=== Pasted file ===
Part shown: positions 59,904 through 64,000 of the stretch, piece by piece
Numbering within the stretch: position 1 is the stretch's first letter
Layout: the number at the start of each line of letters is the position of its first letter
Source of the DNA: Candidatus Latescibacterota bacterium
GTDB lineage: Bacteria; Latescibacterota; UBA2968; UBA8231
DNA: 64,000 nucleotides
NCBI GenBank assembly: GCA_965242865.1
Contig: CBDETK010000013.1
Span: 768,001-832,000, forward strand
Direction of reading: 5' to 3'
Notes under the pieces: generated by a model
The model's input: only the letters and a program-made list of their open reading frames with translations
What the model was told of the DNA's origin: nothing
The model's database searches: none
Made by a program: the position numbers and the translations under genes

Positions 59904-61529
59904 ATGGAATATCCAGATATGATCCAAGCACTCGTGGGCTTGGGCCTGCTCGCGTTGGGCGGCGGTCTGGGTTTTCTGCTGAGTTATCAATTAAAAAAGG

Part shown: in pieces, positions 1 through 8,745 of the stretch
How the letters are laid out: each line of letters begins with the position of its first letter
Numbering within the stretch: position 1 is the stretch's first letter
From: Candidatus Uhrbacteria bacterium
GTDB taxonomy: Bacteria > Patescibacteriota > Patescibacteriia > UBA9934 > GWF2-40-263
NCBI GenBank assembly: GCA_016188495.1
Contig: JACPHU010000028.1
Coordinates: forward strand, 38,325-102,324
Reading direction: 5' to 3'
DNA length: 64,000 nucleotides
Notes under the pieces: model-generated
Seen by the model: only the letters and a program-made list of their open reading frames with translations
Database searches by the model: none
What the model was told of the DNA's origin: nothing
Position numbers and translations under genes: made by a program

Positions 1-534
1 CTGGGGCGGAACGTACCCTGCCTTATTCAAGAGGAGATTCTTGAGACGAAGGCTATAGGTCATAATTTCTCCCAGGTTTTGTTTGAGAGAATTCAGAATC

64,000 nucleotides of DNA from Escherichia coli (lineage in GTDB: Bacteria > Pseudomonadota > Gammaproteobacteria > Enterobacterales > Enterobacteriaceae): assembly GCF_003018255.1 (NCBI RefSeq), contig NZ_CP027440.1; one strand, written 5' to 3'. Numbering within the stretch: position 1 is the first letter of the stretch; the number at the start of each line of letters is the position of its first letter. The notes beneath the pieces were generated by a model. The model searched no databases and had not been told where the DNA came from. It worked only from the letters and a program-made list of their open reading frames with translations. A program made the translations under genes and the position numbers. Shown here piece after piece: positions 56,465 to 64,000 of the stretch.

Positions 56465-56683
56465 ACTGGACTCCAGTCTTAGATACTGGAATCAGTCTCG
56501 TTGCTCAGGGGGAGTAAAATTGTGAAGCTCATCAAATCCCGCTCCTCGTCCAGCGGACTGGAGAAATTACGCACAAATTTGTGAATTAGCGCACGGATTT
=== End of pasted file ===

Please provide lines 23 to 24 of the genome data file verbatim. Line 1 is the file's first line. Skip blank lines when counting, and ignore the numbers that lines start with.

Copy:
NCBI GenBank assembly: GCA_016188495.1
Contig: JACPHU010000028.1